Q How long did this take to write?

A: "Years. I would say almost seven years. Some of those years were spent just working with the language. It was very hard to put myself in those characters, it was very hard to go there, I didn't want to make the choices that they were making. You do have to inhabit that world, and it was a world that I had left. I didn't take all that time to write the novel but I took that time to put myself in a position where I could write it."

*Great Interview*

Wednesday, May 23, 2012


Fabulous, fantastic, and interesting are what literature truly represents! Here are some "quick lit bites" to get you motivated and inspired to read, write, and immerse yourself in literature.

Quick Lit Bit Of The Day!

Khalil Gibran (revisited)- known in the English-speaking world for his 1923 book The Prophet, an early example of inspirational fiction including a series of philosophical essays written in poetic english prose.

Gibran is the third best-selling poet of all time, behind Shakespeare and Lao-Tzu.

Literary Diva of Blogtalk Radio

Tuesday, May 22, 2012

......Nobel winner Pamuk opens novel museum in Istanbul

..ISTANBUL (Reuters Life!) - Nobel prize-winning Turkish writer Orhan Pamuk realizes a long-nurtured dream on Saturday with the opening of an actual "Museum of Innocence" - a collection of relics of a half-century of ordinary life - as depicted in his 2008 novel of the same name.

Pamuk set out "not to do a spectacular or monumental museum but something in the backstreets, something that represents the daily life of the city," he told a news conference after a press preview.

Situated in a bright, wine-red building in the district of Cukurcuma, the Museum of Innocence houses real and fabricated artifacts from everyday Turkish life between 1950 and 2000, in an homage both to the novel and to Pamuk's Istanbul.

"Our daily lives are honorable, and their objects should be preserved. It's not all about the glories of the past," he said. "It's the people and their objects that count."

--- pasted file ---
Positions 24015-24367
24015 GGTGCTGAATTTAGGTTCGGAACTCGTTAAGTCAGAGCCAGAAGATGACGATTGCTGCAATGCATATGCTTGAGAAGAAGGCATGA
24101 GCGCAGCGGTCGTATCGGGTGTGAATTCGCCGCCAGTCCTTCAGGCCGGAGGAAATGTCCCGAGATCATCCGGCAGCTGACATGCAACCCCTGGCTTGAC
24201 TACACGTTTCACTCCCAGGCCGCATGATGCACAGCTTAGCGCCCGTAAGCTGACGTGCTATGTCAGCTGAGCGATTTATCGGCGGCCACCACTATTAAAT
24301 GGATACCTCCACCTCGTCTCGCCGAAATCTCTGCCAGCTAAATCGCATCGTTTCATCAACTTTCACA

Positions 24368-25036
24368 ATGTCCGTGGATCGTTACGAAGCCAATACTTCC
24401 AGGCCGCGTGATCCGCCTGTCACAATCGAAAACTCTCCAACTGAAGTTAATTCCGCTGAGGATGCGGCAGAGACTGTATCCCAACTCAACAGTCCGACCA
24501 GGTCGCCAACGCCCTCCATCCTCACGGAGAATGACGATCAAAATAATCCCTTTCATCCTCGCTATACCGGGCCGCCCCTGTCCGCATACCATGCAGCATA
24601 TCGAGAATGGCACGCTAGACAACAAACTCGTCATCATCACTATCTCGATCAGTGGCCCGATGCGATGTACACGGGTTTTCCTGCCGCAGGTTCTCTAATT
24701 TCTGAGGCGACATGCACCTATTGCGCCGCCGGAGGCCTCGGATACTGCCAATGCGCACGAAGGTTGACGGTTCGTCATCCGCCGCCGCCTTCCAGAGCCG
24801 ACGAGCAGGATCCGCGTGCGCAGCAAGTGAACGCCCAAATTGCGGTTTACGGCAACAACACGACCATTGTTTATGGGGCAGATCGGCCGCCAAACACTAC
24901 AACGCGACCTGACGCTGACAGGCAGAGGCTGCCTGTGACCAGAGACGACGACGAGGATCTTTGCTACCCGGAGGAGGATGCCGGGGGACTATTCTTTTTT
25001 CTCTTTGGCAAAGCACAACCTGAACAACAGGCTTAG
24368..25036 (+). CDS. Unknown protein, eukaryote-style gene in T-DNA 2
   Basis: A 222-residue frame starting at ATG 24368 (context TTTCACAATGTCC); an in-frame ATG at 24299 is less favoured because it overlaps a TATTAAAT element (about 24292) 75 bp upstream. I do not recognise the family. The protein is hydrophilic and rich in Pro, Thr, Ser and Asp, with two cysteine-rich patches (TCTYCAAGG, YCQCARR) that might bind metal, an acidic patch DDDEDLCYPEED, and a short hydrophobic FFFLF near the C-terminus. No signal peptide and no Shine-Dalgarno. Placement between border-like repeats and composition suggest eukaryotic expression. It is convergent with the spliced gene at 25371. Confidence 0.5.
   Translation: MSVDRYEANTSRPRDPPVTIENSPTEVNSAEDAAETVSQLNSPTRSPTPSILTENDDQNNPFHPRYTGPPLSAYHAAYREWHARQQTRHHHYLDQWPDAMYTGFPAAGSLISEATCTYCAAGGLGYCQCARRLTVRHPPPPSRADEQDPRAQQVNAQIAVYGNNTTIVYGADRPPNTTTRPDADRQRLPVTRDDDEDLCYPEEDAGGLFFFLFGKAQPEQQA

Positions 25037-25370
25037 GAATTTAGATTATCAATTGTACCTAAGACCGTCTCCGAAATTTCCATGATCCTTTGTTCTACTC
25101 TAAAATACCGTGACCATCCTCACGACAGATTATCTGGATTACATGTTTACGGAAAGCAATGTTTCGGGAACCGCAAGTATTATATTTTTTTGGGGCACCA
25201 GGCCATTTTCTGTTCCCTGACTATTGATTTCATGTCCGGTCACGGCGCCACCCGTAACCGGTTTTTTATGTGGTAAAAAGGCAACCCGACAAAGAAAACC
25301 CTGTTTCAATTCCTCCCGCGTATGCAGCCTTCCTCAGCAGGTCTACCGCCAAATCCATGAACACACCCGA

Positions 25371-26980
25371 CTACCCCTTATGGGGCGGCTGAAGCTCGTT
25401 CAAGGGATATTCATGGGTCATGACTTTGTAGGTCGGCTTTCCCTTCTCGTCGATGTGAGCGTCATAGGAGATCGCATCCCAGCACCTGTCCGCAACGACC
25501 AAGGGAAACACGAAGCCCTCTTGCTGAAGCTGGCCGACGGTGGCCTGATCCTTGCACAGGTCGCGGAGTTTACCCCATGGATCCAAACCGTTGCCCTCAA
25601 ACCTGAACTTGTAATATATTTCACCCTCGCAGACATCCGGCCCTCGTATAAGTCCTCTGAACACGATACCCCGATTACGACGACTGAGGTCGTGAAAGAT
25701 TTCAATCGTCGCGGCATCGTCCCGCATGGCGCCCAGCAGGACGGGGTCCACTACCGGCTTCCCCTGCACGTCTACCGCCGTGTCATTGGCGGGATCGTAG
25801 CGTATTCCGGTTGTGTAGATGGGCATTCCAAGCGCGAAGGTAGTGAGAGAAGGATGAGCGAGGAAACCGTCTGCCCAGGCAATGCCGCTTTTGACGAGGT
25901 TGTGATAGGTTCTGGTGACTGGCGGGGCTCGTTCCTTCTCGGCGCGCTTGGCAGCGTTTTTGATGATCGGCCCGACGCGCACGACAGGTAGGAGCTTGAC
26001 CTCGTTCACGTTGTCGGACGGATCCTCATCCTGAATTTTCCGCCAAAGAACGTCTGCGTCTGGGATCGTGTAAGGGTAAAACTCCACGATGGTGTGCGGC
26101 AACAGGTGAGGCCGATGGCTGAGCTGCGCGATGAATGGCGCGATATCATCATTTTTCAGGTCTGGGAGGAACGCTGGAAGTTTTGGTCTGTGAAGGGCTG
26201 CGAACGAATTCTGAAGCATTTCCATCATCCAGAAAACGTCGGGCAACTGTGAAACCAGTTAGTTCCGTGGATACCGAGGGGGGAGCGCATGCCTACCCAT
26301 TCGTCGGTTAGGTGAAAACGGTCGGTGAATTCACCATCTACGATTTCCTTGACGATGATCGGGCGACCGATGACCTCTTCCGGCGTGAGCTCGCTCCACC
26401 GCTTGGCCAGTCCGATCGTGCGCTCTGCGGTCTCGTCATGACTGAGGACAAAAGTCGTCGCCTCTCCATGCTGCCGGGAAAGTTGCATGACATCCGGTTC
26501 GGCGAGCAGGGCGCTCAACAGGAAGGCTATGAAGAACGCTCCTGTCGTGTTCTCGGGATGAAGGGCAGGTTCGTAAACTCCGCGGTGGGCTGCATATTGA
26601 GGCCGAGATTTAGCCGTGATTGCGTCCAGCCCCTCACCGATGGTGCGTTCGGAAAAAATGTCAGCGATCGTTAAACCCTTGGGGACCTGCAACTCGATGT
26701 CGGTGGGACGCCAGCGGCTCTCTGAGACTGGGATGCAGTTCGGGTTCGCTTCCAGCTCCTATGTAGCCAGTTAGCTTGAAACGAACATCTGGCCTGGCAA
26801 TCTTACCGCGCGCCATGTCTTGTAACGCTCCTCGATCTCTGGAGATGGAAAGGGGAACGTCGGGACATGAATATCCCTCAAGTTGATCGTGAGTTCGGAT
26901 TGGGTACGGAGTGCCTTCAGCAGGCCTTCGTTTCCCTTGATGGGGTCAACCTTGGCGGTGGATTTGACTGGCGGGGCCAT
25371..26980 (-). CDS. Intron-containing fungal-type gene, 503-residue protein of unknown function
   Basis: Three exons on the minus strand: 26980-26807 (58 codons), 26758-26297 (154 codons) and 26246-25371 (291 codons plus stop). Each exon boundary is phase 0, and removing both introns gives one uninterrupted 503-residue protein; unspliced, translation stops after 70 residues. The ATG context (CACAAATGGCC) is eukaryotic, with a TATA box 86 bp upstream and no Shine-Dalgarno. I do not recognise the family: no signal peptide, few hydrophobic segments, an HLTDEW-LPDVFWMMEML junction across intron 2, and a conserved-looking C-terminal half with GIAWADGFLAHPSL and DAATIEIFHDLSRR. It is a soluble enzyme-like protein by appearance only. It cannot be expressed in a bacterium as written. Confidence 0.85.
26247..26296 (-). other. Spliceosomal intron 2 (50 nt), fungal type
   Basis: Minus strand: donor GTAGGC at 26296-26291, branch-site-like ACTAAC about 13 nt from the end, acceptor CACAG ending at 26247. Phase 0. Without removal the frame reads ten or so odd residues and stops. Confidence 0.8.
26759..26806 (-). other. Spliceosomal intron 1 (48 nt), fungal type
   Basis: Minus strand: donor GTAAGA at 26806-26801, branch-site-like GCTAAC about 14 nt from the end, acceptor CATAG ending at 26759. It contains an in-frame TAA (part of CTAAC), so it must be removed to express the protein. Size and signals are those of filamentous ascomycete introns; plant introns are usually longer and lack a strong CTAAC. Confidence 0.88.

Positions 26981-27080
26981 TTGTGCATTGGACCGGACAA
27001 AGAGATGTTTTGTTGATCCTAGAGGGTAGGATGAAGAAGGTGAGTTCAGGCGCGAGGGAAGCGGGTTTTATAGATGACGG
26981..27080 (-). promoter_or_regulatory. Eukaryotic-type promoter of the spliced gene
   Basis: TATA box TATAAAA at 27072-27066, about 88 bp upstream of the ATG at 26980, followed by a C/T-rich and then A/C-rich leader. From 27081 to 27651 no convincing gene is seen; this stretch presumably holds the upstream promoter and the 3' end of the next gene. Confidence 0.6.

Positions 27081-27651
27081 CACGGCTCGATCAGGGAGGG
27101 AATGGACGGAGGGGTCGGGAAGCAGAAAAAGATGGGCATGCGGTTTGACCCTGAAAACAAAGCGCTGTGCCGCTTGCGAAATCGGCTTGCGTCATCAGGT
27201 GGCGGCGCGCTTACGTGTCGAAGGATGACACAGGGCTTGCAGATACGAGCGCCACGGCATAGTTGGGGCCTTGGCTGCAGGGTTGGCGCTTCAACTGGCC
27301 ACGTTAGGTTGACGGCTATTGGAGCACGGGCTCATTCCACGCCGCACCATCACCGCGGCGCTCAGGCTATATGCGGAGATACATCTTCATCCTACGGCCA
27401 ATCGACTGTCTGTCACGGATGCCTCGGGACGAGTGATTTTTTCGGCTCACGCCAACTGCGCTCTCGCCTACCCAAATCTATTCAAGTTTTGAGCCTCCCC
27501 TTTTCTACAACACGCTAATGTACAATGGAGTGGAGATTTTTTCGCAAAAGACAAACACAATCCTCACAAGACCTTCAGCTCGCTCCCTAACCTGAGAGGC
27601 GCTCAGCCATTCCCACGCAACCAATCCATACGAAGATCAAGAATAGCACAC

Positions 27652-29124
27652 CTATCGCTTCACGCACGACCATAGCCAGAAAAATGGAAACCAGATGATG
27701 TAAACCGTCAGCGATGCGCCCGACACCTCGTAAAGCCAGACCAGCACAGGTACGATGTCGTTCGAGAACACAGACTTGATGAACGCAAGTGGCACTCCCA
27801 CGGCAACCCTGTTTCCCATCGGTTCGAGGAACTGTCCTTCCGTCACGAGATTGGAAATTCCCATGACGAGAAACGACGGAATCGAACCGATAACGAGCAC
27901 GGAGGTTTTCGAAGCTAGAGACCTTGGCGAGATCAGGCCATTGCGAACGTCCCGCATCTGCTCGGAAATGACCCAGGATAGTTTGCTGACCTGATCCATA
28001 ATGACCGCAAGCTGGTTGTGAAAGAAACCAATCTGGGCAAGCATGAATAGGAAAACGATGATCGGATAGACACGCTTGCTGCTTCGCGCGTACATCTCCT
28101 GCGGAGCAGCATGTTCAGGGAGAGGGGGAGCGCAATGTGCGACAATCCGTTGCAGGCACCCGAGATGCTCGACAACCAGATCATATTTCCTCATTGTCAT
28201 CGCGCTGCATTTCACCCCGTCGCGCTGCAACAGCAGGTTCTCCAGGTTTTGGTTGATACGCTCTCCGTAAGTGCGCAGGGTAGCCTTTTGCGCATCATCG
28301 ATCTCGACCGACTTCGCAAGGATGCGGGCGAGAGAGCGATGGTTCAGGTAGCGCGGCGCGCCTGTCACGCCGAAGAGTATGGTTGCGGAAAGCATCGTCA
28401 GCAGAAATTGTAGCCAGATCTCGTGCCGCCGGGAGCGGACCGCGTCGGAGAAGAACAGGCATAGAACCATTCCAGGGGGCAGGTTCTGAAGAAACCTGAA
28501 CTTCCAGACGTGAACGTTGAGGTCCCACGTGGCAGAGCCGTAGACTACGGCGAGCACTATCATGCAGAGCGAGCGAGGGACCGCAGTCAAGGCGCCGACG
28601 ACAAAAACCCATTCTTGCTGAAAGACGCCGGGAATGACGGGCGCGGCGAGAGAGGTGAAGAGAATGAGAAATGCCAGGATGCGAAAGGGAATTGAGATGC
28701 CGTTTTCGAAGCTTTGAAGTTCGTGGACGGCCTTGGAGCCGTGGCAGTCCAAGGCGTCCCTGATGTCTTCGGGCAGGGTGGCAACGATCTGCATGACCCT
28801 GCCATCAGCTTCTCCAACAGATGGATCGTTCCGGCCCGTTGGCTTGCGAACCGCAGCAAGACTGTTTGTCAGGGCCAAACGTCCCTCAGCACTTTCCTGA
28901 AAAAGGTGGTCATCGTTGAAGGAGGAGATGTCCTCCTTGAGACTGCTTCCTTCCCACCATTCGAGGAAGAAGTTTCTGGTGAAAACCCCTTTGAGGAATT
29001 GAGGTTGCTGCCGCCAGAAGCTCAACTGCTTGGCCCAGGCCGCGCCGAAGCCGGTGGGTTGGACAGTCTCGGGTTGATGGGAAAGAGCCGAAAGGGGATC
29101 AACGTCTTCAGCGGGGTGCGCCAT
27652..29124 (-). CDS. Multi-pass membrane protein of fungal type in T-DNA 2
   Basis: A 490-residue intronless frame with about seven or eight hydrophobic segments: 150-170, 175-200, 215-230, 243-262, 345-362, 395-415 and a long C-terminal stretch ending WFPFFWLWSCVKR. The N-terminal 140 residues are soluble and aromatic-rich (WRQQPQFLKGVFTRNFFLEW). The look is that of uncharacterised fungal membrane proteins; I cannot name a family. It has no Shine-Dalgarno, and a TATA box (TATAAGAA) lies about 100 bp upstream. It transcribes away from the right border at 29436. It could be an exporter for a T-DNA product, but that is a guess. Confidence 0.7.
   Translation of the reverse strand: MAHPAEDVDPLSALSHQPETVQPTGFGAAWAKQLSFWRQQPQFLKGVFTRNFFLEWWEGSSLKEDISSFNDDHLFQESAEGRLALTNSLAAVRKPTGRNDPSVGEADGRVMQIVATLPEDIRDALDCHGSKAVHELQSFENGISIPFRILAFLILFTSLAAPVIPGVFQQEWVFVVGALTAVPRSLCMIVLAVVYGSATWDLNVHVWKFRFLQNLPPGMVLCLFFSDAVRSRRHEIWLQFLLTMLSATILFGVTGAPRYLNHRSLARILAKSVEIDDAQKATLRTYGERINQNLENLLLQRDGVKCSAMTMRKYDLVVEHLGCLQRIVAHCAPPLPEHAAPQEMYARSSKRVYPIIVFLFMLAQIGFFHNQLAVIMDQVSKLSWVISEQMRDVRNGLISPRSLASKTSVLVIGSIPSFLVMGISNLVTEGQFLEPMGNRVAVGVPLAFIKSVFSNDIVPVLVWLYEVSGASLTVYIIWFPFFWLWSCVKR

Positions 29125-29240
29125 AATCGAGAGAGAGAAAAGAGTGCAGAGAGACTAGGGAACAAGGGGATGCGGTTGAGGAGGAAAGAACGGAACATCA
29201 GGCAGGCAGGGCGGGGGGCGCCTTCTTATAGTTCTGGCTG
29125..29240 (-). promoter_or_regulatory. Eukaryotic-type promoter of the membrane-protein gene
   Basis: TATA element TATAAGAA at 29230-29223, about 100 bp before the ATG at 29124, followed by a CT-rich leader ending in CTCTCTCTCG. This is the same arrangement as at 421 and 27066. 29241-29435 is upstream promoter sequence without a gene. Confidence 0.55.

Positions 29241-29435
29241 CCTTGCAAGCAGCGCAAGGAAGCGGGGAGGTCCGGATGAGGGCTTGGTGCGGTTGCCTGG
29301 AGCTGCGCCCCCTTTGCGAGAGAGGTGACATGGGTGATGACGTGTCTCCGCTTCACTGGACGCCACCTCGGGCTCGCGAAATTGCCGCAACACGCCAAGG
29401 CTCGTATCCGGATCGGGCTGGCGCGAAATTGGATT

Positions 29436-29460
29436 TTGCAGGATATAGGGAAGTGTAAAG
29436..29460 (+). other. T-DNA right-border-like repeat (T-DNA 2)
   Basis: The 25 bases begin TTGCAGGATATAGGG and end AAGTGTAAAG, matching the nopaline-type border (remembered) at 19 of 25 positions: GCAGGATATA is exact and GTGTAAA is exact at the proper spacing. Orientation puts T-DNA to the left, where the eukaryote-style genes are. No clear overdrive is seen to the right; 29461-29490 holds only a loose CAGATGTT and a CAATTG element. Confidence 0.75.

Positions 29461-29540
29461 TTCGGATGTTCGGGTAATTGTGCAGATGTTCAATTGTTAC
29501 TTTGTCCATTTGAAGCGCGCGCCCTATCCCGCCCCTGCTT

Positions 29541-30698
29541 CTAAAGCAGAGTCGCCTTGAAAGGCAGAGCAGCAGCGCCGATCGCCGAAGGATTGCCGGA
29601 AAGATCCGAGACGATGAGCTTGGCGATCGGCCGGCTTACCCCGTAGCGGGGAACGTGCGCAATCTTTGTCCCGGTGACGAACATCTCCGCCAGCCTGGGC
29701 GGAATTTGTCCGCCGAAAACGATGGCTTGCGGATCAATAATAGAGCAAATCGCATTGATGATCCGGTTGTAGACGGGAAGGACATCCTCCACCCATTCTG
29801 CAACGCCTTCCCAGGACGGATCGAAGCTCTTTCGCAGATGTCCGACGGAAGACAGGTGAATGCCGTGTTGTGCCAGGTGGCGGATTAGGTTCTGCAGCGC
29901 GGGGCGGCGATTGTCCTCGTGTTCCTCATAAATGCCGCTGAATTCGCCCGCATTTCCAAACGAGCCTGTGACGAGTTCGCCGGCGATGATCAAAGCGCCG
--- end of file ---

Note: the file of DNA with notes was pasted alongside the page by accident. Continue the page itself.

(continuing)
He conceived of the museum more than a decade ago, at the same time he came up with the idea for the novel. A New York Times bestseller, "The Museum of Innocence" was his first book after winning the 2006 Nobel prize for literature.

The book tells the story of Kemal, who hoards ordinary items to recapture the happiness he felt during a passionate but ill-fated love affair.

The real life museum contains odds and ends that Pamuk collected from Cukurcuma junk shops, family and other donors. There are china dog figurines, old shaving kits and a wind-up film projector. A toothbrush collection, which features in the novel, was contributed by its real-life owner.

Pride of place goes to Kemal's lover's 4,213 cigarette butts, lovingly dated, archived and gently pinned to a canvas that occupies a full wall. Pamuk described the painstaking process of vacuuming out the tobacco to prevent worms.

The space was originally meant to open with the book's publication, but was beset with delays. It took Pamuk - working closely with a team of architects, artists and product designers - another four years to complete the project.

His Nobel prize money of more than 1 million euros did not fully cover costs, he said, declining to specify the exact cost of the museum. Royalties from the book will go towards upkeep.

While the project is distinctly personal, Pamuk insisted it is not autobiographical.

His protagonist Kemal is far too obsessed with his love and his compulsive hoarding to pay much attention to the social and political upheaval around him. His story takes place in Istanbul in the 1970s, a decade bookended with coups.

Pamuk, 59, is among Turkey's best selling writers. His work, including "My Name Is Red," "The Black Book" and the memoir "Istanbul," has been translated into some 60 languages.

He was charged with "insulting Turkishness" in 2005 for remarks he made about the World War One massacre of Armenians and the state's fight against Kurdish separatism since 1984. He was acquitted.

Pamuk is now at work on a new book told from the view of a street vendor eking out a living in one of sprawling Istanbul's shantytowns. His first book, 1982's "Cevdet Bey and His Sons," is now being made into a serial for television.